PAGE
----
As part of this first project, Dr. Smolderen and her research team developed patient education tools, including an online decision aid called Show Me PAD. The new engagement project will take their messaging about PAD a step further and will focus directly on community involvement and reaching members of the community most at risk for peripheral artery disease.
To this end, the team has worked to develop key partnerships with local community organizations and the City of Kansas City, Mo. This engagement project will engage residents of Kansas City’s Paseo Gateway neighborhood, which is also the recipient of a Choice Neighborhood grant from the U.S. Department of Housing and Urban Development to revitalize the area and improve quality of life.
“PAD affects 8.5 million Americans. It narrows the arteries of the legs, can cause pain while walking, and is associated with a higher risk of cardiovascular disease. Data from the American Heart Association shows that inner-city neighborhoods are especially at risk of late diagnosis, and if PAD goes untreated, it can lead to amputation,” Dr. Smolderen explains. “We want to reach people where they live and get their input on ways to make a meaningful impact on their health.”
Kansas City Community Invited to Town Hall
The program will kick off December 5, 5-7 p.m., with a community town hall meeting at the Mattie Rhodes Center Northeast Office, 148 N. Topping Ave., Kansas City, MO 64123.
“We invite all members of the community to participate and provide input,” Dr. Smolderen said. “Among several engagement activities as part of this effort, we will discuss a community art project that will serve as a visual expression of the importance of vascular health, as well as provide ways for people to learn about PAD, testing and different treatments available.”
To learn more about the project and the kickoff event, visit https://showme-pad.org/blog/.
Background on the PCORI Award
According to Jean Slutsky, PCORI’s Chief Engagement and Dissemination Officer, “This project was selected for Engagement Award funding because it will involve stakeholders in actively disseminating PCORI-funded research results to those who can use this information to inform healthcare decisions. We look forward to working with Dr. Smolderen, UMKC and Saint Luke’s Hospital throughout the course of this two-year project.”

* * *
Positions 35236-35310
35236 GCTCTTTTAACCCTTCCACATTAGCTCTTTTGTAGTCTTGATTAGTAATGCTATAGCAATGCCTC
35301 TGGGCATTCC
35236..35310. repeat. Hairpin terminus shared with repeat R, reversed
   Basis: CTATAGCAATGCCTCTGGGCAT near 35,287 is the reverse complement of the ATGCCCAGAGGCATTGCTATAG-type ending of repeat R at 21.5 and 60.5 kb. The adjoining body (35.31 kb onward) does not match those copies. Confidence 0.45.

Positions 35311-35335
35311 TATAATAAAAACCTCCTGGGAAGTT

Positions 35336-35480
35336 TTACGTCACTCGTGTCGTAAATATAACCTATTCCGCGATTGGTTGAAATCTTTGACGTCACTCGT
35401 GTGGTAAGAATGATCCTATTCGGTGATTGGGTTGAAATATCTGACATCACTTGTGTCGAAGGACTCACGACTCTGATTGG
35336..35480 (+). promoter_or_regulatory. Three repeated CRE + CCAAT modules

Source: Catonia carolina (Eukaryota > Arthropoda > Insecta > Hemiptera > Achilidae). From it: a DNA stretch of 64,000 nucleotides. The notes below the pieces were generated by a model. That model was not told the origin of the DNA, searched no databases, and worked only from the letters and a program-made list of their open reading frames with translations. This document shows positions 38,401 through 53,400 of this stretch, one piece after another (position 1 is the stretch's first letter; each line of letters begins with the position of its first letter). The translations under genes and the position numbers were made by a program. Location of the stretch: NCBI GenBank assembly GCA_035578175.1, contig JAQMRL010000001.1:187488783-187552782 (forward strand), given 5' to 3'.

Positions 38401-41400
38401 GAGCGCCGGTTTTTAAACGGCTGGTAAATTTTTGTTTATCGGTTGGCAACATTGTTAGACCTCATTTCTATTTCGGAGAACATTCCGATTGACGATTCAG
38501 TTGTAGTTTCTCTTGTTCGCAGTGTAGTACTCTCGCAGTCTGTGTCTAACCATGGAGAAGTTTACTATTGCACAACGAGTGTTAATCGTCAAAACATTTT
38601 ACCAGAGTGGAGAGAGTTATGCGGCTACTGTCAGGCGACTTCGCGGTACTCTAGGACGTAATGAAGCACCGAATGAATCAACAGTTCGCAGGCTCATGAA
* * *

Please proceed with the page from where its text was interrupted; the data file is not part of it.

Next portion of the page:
Dr. Smolderen’s work and the other projects approved for funding by the PCORI Engagement Award Program were selected through a highly competitive review process in which applications were assessed for their ability to meet PCORI’s engagement goals and objectives, as well as program criteria. For more information about PCORI’s funding to support engagement efforts, visit https://www.pcori.org/content/eugene-washington-pcori-engagement-awards.
PCORI is an independent, non-profit organization authorized by Congress in 2010 to fund comparative effectiveness research that will provide patients, their caregivers, and clinicians with the evidence needed to make better-informed health and healthcare decisions. PCORI is committed to seeking input from a broad range of stakeholders to guide its work.
For more info on Dr. Smolderen’s program:
This program is funded through a Patient-Centered Outcomes Research Institute (PCORI) Eugene Washington PCORI Engagement Award (EA #14505).
*IP2 PI000753-01; CE-1304-6677